Dalhousie Medical School’s Dr. Paola Marignani and her team have successfully tested a combination of drugs that shuts down aggressive, metabolically active HER2-positive breast cancers.
“By combining the drugs, we were able to hit two critical pathways: the signals that tell cancer cells to grow, and the mitochondria that drive energy production within individual cancer cells,” notes Dr. Marignani, an associate professor in the Departments of Biochemistry & Molecular Biology and Pathology.
“As a result, we found that both the size and overall number of tumours was dramatically reduced. In some cases, we even had a hard time finding tumours to analyze after the treatment was complete.”
This is a promising finding in the fight against HER2-positive breast cancer, a particularly aggressive form of breast cancer that makes up about one-fifth of all breast cancers and can be extremely difficult to treat. The study results were published in the current issue of the high-impact scientific journal, Oncotarget.
A unique model
Dr. Marignani and her team have been on the trail of effective treatments for HER2-positive breast cancer for more than a decade. In 2009 and 2013, the scientists made key discoveries about the mechanisms of metabolically active HER2-positive breast cancer. Essentially, they found that this kind of cancer is very low in a tumour suppressor protein called LKBI, which is abundant in healthy breast tissue. From this discovery, they engineered a highly reliable mouse model of LKBI-negative, HER-2 positive breast cancer, published in 2013 in the scientific journal, PLOS ONE.
“We are very excited that we’ve been able to use our own unique mouse model of breast cancer to test a novel drug combination that’s showing such encouraging results,” says Dr. Marignani. “Because the drugs target specific growth-signal and energy-production pathways in the HER2-positive breast cancer cells, they’re able to effectively shrink tumours without harming healthy tissues — and may help prevent the cancer from recurring as well.”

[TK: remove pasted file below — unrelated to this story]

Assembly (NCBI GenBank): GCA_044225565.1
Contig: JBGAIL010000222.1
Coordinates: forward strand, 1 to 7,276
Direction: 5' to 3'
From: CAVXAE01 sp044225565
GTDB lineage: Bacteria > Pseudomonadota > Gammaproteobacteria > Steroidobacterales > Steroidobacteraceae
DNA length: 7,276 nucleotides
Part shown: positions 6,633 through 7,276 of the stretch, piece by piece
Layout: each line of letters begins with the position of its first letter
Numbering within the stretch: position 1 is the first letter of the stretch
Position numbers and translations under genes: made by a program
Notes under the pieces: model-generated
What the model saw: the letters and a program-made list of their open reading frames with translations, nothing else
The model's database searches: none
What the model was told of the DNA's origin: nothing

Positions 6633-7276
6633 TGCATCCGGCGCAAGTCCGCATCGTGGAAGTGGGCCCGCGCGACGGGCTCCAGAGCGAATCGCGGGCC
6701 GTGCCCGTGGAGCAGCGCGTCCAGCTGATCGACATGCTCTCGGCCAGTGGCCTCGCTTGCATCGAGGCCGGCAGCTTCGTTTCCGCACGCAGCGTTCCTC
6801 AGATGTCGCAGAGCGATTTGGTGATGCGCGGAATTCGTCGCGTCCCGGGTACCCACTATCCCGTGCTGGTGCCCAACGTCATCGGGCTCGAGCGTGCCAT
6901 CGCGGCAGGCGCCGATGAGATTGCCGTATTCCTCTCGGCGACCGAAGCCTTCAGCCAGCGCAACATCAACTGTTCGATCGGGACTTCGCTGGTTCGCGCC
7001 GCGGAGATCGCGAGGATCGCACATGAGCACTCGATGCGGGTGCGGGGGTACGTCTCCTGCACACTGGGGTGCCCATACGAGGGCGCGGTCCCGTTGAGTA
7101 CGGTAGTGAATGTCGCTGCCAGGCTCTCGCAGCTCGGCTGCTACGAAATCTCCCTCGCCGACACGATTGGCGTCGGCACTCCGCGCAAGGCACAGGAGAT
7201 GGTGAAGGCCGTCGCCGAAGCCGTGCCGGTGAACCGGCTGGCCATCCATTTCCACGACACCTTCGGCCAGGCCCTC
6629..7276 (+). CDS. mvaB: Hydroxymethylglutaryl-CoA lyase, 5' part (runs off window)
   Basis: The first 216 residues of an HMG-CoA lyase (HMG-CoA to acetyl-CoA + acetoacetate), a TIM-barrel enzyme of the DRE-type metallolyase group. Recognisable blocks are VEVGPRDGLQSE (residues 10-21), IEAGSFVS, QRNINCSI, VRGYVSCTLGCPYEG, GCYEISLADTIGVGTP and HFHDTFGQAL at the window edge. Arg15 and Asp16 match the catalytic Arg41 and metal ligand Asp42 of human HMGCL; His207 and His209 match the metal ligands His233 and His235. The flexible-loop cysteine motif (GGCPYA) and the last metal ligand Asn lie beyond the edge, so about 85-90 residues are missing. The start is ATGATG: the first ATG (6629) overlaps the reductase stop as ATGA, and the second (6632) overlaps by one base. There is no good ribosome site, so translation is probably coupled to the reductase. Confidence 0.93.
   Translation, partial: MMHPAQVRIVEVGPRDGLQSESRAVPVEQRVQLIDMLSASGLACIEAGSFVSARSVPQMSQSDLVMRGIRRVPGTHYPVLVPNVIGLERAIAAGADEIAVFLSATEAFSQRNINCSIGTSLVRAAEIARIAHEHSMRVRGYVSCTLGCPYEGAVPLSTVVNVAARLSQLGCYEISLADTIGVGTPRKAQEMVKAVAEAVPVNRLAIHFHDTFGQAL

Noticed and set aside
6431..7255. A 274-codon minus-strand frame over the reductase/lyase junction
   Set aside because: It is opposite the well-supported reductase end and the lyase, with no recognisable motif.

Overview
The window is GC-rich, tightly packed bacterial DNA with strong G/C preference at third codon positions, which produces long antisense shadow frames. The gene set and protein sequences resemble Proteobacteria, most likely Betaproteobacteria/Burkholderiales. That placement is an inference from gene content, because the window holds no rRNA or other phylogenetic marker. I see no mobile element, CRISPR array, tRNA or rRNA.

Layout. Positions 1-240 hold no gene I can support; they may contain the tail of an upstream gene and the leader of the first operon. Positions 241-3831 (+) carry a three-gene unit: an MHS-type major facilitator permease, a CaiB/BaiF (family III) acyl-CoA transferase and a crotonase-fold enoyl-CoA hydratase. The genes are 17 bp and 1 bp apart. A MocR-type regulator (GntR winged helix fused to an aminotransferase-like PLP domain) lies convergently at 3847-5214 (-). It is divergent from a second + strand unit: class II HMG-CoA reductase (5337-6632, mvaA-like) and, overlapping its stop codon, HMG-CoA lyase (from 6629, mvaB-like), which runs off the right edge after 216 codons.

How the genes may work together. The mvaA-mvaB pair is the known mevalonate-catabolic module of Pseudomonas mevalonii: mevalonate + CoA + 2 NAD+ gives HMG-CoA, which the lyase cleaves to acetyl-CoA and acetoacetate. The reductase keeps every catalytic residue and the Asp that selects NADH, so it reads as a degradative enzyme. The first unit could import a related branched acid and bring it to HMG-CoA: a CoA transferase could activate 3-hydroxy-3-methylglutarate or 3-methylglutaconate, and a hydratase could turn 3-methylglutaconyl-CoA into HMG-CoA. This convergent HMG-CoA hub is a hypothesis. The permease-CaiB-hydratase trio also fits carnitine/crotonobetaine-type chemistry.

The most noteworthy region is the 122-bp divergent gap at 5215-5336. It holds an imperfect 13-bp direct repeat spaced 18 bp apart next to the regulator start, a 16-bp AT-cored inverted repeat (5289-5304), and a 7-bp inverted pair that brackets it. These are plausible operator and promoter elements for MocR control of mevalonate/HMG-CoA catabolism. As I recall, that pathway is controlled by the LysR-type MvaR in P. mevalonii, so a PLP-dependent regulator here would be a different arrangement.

The Dalhousie team tested AZD8055 and 2-DG. While both of these drugs are known (AZD8055 is being developed by Astra Zeneca and 2-DG is commonly used in research studies), they have never been used in combination in an animal model of cancer before.
“Used separately, we found that each drug was significantly effective against metabolically active HER2-positive breast cancer, but administering the two drugs together dramatically enhanced the cancer-killing effects,” Dr. Marignani says. “Now our goal is to find funding to move this discovery into clinical trials.”
She adds that the drug combination may also prove effective against other forms of cancer with mechanisms similar to HER2-positive breast cancer.
Dr. Marignani’s research is funded by private donations through Dalhousie Medical Research Foundation’s Adopt-a-Researcher program and grants from the Beatrice Hunter Cancer Research Institute and the Nova Scotia Health Research Foundation.
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